2:45 PM - 3:00 PM
[PPS09-05] Reaction efficiency of hydrogen and carbon monoxide on an amorphous substrate of Mg-Fe-bearing silicate
Keywords:Fischer-Tropsch reaction, Surface reaction, Solar nebula
Previous studies performed experiments at higher-temperature (>573 K) and pressure (~1 atm) than the expected conditions in the solar nebula [2-5]. In case of actual environment in the early nebula, the temperature and pressure should be below 500 K and lower than 102 Pa, respectively. It is not obvious that the results of the reaction experiments are able to extrapolate to the actual early nebula environment, because we still do not fully understand the fundamentals of catalytic reactions. To determine the chemical reaction rates at lower temperature and pressure, we prepared an experimental system, which was originally designed and constructed based on a new concept to conduct catalytic experiments on a substrate simulated dust surfaces at relatively low- temperature (50-750 K) and pressure conditions (lower than 103 Pa). The temperatures of the cold head and substrate are measured using a silicon diode and a thermocouple, respectively.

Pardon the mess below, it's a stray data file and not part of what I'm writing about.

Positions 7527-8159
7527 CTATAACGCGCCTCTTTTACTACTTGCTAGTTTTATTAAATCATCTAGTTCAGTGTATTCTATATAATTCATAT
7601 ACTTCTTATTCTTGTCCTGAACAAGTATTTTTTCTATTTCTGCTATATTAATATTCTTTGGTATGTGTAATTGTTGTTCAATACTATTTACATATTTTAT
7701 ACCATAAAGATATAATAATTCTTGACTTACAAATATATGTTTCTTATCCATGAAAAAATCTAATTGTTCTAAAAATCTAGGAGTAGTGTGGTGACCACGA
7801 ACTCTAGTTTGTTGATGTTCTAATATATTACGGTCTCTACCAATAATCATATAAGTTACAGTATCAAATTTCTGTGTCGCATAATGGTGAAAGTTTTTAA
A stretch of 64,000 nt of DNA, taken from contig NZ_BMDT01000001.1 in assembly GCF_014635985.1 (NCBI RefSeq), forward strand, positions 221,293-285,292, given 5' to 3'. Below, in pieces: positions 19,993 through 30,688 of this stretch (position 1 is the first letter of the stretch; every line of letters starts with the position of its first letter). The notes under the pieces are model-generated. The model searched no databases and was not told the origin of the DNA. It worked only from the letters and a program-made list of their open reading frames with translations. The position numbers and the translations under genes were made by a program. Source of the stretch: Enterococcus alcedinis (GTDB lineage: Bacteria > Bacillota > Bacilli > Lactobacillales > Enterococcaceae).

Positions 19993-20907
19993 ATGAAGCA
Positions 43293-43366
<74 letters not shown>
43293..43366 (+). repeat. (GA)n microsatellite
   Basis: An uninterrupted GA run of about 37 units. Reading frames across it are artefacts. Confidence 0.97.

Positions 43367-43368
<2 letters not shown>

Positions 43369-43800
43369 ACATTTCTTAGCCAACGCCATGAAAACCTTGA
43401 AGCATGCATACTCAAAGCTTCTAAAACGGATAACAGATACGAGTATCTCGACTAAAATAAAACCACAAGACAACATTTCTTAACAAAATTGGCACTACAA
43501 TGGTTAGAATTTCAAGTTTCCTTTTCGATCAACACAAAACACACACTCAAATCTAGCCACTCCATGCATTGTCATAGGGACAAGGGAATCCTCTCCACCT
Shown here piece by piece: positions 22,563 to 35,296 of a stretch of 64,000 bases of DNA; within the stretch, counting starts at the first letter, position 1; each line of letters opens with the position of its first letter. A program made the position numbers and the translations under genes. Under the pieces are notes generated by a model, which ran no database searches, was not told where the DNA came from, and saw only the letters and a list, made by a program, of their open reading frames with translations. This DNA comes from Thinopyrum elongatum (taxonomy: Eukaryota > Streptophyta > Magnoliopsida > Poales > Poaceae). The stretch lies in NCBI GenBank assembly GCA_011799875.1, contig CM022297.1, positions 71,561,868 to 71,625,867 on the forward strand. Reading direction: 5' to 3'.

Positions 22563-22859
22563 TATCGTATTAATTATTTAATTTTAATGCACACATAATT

Initially, we used substrates of iron, nickel and iron-nickel alloys with 1 % or 10 % of Ni contents and detected formation of methane, water and carbon dioxide by FTT, Water-gas shift and Boudouard reactions in a wider temperature range under a mixture gas of hydrogen and carbon dioxide with a ratio of roughly 2:1. The efficiency for methane and water formations by FTT reaction is 5 × 10-11 s-1 at 750 K for instance. In this presentation, in addition to concluding results for metallic substrate, we will focus on our recent results performed using an amorphous substrate of magnesium-iron-bearing silicate, which was prepared by a RF sputtering method in Institute for Planetary Materials, Okayama University.
Acknowledgment: This work was supported by a grant-in-aid for Scientific Research on Innovative Areas "Evolution of molecules in space from interstellar clouds to proto-planetary nebulae" supported by the Ministry of Education, Culture, Sports, Science and Technology, Japan (25108003).
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